‘Water’ has been a whispered term for months now, and somewhere in January of this year, we had almost made peace with the fact that we would have to live with 50 litres a day. Something Keermont never really had to come to terms with. The Fleurfontein Spring is located in the midst of their vineyards, and the Blaauwklippen river runs virtually right through, leaving Keermont with no drought to speak of, other than what they impose on themselves through dry-farming practices on particular blocks. They are similarly blessed with the fact that most of the land had previously lain fallow, having hosted orchards in the past that had been pulled up, with that section of the valley considered too high up to farm intensively. Of the 160 hectares, only 30 hectares are planted to vine, a very conscious decision to leave more than 100 hectares free to the native fynbos with over 280 species of native plant life accounted for on the farm. Additionally, Mark ensures that any foreign species are regularly removed, flirting with the principles of organic farming, though currently not with an eye toward certification. From what I gather there is a fervent respect for the natural environment of Keermont farm and a push to let it speak for itself, which is nowhere more evident than in the wines themselves. The 30 hectares under vine host no less than 13 varietals, including two small blocks of experimental Marsanne and Rousanne - ‘experimental’ only by virtue of the actual size of the blocks. The Riverside Chenin Blanc is the oldest block at 40 years old and one of their Single Vineyard Range of wines (though also present in the Terrasse). In total they produce 10 wines, 4 of which are assigned to the Single Vineyard Range (only to be released in November, so KEEP AND EYE OUT) and the rest, part of their Estate Range, all wines having been grown, made and bottled on the farm (very much LIKE the winemaker himself). This naturally fertile terroir lends itself particularly well to Cabernet Sauvignon, Syrah and Merlot, hence the dominance of these wines in the line-up. To this humble palate, the Cabernet Sauvignon was something truly unique, which where I usually seem to start feeling around for a steak, I was thrilled by the texture and the depth of the wine and may well be a converted Cab-person, though only from this hallowed Valley (subject to review given the sheer number of Cabs I have yet to taste). The Estate Reserve is designed to offer you a true snapshot of the farm, with a herbaceous quality that HAS to be imparted by the 280 types of fynbos.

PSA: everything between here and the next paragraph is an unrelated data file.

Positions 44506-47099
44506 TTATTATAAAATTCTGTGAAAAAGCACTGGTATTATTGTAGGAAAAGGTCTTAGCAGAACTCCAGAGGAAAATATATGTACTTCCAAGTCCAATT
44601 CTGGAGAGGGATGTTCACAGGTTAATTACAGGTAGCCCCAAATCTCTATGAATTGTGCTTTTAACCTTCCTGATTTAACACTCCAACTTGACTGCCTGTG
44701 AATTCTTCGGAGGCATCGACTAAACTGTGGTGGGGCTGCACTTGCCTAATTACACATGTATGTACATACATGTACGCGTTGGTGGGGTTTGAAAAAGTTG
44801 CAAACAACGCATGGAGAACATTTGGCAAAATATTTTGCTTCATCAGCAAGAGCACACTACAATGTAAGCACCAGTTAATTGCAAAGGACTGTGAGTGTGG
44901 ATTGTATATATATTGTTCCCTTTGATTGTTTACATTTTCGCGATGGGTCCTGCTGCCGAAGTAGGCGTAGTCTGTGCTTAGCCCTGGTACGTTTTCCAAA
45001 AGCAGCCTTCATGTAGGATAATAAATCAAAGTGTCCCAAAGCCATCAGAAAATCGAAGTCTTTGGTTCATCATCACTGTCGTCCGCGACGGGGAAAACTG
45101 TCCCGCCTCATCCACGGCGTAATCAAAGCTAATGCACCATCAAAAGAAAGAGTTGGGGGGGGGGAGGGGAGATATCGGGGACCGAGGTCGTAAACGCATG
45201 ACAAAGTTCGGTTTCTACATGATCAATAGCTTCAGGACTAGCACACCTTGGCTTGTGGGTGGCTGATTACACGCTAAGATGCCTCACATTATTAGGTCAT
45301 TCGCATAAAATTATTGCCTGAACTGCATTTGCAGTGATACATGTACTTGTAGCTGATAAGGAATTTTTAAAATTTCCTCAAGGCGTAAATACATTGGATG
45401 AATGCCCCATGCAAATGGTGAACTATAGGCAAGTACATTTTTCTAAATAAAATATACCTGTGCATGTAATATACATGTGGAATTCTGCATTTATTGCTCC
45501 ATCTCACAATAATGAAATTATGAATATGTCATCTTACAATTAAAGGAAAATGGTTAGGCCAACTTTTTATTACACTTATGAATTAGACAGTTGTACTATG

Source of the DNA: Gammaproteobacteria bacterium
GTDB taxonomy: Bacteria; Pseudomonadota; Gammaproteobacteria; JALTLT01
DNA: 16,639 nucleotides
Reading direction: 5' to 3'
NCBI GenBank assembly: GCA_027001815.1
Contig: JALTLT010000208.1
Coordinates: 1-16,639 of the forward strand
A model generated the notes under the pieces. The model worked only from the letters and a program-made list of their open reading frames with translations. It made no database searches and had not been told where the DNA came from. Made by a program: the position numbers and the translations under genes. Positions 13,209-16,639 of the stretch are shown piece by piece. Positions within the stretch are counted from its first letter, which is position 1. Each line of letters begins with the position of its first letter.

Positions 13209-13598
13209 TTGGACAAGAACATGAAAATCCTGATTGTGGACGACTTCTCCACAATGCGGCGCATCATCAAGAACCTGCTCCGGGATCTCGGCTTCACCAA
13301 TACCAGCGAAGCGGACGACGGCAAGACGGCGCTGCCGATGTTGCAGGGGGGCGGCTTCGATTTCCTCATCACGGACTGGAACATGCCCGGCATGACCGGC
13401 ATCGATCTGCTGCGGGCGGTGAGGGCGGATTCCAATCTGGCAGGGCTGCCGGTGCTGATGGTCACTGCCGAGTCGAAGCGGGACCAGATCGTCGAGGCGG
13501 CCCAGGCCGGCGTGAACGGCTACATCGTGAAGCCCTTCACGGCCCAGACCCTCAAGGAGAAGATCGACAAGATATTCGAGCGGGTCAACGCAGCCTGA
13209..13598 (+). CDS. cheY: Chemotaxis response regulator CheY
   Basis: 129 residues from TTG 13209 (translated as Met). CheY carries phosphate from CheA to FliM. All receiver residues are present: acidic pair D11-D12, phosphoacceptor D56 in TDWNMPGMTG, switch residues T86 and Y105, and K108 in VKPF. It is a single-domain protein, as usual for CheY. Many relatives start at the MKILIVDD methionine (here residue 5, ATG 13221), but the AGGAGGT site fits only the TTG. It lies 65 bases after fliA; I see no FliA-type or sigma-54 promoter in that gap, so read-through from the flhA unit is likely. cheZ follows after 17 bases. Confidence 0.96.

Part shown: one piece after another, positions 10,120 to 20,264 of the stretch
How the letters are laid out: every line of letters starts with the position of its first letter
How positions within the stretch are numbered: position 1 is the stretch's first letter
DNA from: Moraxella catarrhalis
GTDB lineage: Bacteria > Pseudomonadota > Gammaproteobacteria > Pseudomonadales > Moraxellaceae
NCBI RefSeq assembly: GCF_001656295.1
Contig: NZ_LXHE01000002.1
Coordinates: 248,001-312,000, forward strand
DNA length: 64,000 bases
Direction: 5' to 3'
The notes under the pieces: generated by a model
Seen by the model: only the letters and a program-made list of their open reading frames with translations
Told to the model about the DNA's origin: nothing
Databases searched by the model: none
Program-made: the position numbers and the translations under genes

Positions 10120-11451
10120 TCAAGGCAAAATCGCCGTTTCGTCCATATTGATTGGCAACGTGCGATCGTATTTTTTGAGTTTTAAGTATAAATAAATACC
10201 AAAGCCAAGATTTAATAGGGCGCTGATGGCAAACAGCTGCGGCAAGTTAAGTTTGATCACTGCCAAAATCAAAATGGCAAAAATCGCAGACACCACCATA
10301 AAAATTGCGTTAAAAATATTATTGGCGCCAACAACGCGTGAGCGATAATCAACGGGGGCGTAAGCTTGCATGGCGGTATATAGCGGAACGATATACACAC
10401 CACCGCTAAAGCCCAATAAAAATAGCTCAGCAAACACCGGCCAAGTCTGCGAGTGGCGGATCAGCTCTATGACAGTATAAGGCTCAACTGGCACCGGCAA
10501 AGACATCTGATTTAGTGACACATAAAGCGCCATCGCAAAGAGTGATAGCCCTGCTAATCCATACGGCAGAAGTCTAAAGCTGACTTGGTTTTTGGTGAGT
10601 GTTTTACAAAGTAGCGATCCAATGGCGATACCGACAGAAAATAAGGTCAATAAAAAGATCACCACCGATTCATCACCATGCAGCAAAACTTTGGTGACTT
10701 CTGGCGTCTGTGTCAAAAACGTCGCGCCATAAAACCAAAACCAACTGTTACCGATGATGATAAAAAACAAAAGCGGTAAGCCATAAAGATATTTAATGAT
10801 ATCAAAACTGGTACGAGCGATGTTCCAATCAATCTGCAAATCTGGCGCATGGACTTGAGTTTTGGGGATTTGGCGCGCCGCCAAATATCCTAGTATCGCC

As the day wore on, I became aware of a small bundle of enthusiastic energy, bouncing around, as if weightless, around Alex’s feet. An unlikely hound for a winemaker, the TINY Yorkshire Terrier charmed us all, with what one could only call a ‘spritely character’. Alex explained that there were two indifferent Jack Russells at home, installed on the couch, but that this happy creature had elected him her companion, even though she actually belonged to his daughter, and that he was happy to have her, though who WOULDN’T be happy to have her? Her name you ask? Periwinkle-Rose. Winemaker’s Companion and Hound Extraordinaire. We invite you to sample her owner’s wines here: